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(A Dialogue between Emma and her Mother)

Emma. What a delightful day we had yesterday! how very kind Mrs. S. was to us, and what a sweet place she lives at. The house is so pretty, and the walks winding in the little woods above the house, where you have the view of the town, and the rocks are so very delightful!

Mamma. I am glad you enjoyed every thing so much, and you were pleased with your young companions too.

Emma. Oh, very much. I have been thinking all the morning which I liked best of the three, Theodosia, or Harriet, or Agnes.

Mamma. I do not know which is Harriet and which is Agnes?

Emma. Oh, Harriet is the very good-humoured looking girl, rather dark, who had such a pleasant way of speaking; and Theodosia has black eyes and is very lively; and Agnes is very fair and has blue eyes. I cannot tell which of them I should most wish to be like. I do not know whether blue eyes or black eyes are the prettiest, or a very fair complexion, or a dark one with a great color.

Mamma. I suppose you are thinking of the remarks Mr. S. made yesterday evening, remarks not much to the purpose, for outward beauty is of very little consequence; but for my part I think that a face rather long, and eyes neither dark nor blue, suit you best.

Emma. Why so, mamma?

Mamma. Because, my dear, it is what you have, and we are all best as we are; and now tell me, did not Mr. S. shew you his stuffed birds, and his shells, and his butterflies? His collections are very curious.

Emma. Oh yes, I was much pleased with them; but I liked his living creatures best. The French partridges, with their brown wings and beautiful blue and white spotted feathers; and the ducks from Holland, with their soft heads and variegated feathers; and particularly the heron, mamma, which knows the dinner hour, and always comes to the window at that time as much as to say he should like some dinner too; he perched upon a rail just as they say the Indian fakurs do,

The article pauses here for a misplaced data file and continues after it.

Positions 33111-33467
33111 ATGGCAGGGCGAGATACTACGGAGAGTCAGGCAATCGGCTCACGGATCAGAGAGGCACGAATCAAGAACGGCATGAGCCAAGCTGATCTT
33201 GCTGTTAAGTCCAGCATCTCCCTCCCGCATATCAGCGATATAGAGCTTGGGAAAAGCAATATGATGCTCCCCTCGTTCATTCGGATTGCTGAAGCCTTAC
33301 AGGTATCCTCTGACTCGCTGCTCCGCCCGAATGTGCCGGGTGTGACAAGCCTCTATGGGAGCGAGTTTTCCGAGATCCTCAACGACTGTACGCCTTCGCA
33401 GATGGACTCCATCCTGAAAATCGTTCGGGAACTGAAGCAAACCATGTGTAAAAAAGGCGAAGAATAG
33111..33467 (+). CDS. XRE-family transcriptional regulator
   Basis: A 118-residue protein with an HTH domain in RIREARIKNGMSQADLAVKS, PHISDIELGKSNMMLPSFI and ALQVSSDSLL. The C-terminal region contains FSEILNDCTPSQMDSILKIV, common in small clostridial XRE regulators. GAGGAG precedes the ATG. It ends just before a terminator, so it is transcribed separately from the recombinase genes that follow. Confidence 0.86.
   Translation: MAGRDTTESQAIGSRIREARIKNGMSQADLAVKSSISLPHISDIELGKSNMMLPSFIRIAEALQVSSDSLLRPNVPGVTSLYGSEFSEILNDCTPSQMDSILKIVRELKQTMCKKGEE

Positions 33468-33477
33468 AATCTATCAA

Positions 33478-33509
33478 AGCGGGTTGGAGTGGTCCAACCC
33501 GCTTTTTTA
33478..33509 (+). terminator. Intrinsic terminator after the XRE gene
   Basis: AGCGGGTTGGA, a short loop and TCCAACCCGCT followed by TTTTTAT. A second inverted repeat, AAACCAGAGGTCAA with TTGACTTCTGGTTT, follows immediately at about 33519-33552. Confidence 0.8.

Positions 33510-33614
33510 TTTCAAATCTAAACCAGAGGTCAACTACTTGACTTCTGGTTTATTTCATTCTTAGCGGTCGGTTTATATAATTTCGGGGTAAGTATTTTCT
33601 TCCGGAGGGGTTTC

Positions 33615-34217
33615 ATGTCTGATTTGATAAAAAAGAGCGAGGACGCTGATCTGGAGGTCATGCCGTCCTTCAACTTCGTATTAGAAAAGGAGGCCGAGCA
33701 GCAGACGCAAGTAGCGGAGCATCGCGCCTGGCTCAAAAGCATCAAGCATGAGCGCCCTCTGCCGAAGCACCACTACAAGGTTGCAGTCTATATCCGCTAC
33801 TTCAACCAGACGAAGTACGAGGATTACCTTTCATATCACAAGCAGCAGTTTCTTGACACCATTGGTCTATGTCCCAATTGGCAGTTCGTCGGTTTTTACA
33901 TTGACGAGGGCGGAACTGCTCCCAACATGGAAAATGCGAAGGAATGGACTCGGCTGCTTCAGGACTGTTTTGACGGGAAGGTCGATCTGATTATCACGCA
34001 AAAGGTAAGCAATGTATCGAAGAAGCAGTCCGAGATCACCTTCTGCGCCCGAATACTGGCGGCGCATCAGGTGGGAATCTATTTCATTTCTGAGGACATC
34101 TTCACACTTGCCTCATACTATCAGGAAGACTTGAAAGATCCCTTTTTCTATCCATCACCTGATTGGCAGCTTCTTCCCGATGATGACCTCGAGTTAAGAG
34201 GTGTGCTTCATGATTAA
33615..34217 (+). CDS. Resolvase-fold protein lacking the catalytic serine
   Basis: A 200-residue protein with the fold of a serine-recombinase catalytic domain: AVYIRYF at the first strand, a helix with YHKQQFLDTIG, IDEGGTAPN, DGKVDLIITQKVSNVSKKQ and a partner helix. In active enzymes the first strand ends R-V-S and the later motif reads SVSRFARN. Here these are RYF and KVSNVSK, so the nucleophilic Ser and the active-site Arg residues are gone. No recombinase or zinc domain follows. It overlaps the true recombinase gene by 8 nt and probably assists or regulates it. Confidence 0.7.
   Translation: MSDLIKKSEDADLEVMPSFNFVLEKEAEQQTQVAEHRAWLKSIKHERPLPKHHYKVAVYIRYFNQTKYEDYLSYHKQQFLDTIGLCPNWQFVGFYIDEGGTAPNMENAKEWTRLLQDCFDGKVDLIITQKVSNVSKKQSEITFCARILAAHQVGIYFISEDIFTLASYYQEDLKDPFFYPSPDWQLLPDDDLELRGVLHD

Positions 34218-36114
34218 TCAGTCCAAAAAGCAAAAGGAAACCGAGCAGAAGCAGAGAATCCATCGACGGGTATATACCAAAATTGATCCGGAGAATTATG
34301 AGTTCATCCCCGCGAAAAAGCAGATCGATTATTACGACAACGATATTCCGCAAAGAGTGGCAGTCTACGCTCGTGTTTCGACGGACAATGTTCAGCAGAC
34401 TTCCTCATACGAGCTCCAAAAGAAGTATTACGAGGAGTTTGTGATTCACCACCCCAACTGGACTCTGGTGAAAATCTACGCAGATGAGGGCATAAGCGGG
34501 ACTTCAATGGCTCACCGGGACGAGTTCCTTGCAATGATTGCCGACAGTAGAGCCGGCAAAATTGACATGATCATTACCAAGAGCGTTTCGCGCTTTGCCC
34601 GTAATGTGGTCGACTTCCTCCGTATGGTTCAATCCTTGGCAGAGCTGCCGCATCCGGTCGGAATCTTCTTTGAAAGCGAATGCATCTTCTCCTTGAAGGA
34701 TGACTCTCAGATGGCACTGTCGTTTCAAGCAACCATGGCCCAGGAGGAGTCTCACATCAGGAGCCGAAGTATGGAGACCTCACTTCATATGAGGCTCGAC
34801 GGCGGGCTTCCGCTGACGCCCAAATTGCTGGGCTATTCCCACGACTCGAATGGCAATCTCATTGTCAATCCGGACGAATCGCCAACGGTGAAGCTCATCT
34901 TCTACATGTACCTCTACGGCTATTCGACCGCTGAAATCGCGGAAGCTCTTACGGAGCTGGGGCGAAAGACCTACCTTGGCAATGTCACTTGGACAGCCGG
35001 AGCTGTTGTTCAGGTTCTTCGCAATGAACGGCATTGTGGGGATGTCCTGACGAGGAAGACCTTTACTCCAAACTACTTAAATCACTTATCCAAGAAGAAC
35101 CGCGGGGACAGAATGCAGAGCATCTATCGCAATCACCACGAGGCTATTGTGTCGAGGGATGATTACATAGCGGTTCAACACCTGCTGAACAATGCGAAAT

and looked so little as if he were alive, that I really thought at first he was another stuffed bird, and then he began to stretch out his grey limbs, and shake his fine feathers, and put out his neck, so that he rose to almost double his height.

Mamma. How much more interesting are these natural curiosities than the mere toys with which houses are so much adorned now, they always furnish subjects for useful and profitable conversation, and may often be made subservient to the highest purposes.

Emma. And we had a great deal of pleasant conversation, mamma. I do think all the little girls are very good, though they are very unlike one another: Agnes is very grave and thoughtful, and does not say much; and Harriet is very contented and cheerful; and Theodosia is the most lively. I really do not know which I most wish to be like.

Mamma. You think a great deal of being like these little girls, but why should you? You may learn what is good from each, and yet be very different from them all the time. The important question is not what the natural talents or advantages of each of us are, or whether one talent is superior to another, but whether we are each making a good use of those which God has given us.

Emma. But still, mamma, is not one person more to be admired than another? Are not some talents much more desirable than others?